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Still have dreams of taking off or landing on an aircraft carrier? It’s not just the Navy that does that, Marine squadrons routinely deploy aboard aircraft carriers.

For the majority of things, the United States Marine Corps (USMC) flight school pipeline falls under the “Naval Aviator” umbrella and both Navy and Marine pilots train at the same bases and have the same syllabus. There are a few underlying differences between the two and we’ll be sure to outline them below!

As a Marine, like the Navy you must be or become an Officer to be a pilot. You can receive a commission a few different ways either from the USNA, a NROTC detachment at an accredited University or through Officer Candidate School (OCS). The USMC OCS is different than the Navy. The Marine Corps OCS is a 10-week course at Marine Corps Base Quantico, VA with the goal to educate and train officer candidates in Marine Corps knowledge and skills within a controlled and challenging environment in order to evaluate and screen individuals for the leadership, moral, mental, and physical qualities required for commissioning as a Marine Corps officer.

Quick sidenote for those interested in commissioning as a Marine Corps Officer that are still in college: The Marines offer The Platoon Leaders Class (PLC) which is an undergraduate commissioning program that allows college students who are currently enrolled full time in any accredited college or university to pursue a commission in the Marine Corps without interrupting academic careers. All training sessions take place in Quantico, VA and there are two training options:

  • Two six-week summer training sessions for college freshman and sophomores
  • One ten-week training session for college juniors

Following all Marine Corps Officers must attend a course called The Basic School (TBS). TBS is an underlying difference between the Marines and the Navy since pilots in the Navy do not have to attend TBS or anything similar. In the TBS 6-month course, Marine Officers are being trained to be competent and capable leaders our country can count on. From classroom settings to real life applications, TBS is where Marine Officers learn to effectively command and lead Marines for a common cause. The end state of TBS is to create, “provisional rifle platoon commanders.”.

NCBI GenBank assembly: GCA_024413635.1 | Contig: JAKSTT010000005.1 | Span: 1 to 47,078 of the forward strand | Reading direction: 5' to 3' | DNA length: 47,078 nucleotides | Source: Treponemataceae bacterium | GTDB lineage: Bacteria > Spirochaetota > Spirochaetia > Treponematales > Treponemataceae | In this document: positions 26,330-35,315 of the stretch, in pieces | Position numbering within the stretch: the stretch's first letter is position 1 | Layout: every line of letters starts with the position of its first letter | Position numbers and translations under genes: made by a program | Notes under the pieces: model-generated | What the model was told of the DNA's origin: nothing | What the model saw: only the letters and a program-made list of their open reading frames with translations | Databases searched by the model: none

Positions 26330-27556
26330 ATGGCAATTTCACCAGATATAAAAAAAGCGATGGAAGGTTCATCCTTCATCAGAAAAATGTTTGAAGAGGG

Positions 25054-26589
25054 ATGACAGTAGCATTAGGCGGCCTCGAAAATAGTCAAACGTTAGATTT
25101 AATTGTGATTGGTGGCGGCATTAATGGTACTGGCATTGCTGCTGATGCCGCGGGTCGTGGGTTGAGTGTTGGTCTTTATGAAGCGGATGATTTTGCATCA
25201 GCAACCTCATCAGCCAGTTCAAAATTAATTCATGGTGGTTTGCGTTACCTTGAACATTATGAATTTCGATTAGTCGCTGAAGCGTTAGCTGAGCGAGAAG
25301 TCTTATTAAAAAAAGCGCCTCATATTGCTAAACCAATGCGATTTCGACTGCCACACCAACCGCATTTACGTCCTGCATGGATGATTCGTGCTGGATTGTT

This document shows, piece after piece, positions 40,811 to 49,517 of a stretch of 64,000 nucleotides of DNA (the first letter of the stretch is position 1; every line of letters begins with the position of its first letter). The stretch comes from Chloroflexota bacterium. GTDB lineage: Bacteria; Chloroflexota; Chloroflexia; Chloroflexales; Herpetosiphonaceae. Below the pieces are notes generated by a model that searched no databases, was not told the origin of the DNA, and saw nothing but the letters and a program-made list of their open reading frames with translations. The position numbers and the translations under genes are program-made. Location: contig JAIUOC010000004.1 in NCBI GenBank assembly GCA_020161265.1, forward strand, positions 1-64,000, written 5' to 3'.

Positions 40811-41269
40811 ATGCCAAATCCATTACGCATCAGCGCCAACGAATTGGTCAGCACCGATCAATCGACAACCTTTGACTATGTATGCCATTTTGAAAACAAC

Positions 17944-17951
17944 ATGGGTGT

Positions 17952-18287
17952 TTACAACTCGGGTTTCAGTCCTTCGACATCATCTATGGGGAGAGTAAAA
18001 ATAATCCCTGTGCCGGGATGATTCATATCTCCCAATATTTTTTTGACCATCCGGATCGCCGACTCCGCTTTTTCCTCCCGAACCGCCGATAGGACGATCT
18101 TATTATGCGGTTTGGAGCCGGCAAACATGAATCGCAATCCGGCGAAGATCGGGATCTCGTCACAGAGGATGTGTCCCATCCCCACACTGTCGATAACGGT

Following TBS, every Marine Corps pilot will attend the same pipeline as Navy Pilots. A few nuances between the Navy and Marine aviator pipeline are that the only available selections for follow on intermediate training include: Jets, MV-22s, Helos (tilt-rotor), and C-130’s (the only prop pipeline choice). Another important aspect to note is that every Marine aviator that tracks Jets will fly a variant of F-35. The F-35B, aboard LHDs, or F-35C, aboard carriers. (sorry to those AV-8B Harrier lovers).

More on the F-35 missions and differences between the variants: The USMC F-35C supports the strategic fleet mission of the Navy. While the F-35B/ Light Attack Helicopters / MV-22 Ospreys will be supporting the Marine Expeditionary Units (MEU’s) designed to be anywhere in the world in 72 hours and deliver a Battalion (approximately 1000 infantry Marines) into the fight.

One last big difference to highlight between becoming a Marine vs. Navy Pilot is life back at the fleet following pilot training. In its simplest form, Marine Pilots conduct missions to support other Marines with boots on the ground, while Navy Pilots tend to support strategic objectives and support the rest of the fleet. An example of this comparison would be comparing both branches and their rotor wing missions. The Marine helicopters train to support and deploy ordnance to support ground forces as their primary mission. The Navy helicopters train to surface ship warfare. One final note is that Marines will generally be collocated to their ground units in which they are supporting, while Navy units will commonly be across the coast at individual bases and come together for an air wing deployment.

Want to learn more about becoming a Naval Aviator for someone who’s been there? Check out the rest of our articles regarding Naval Aviation HERE.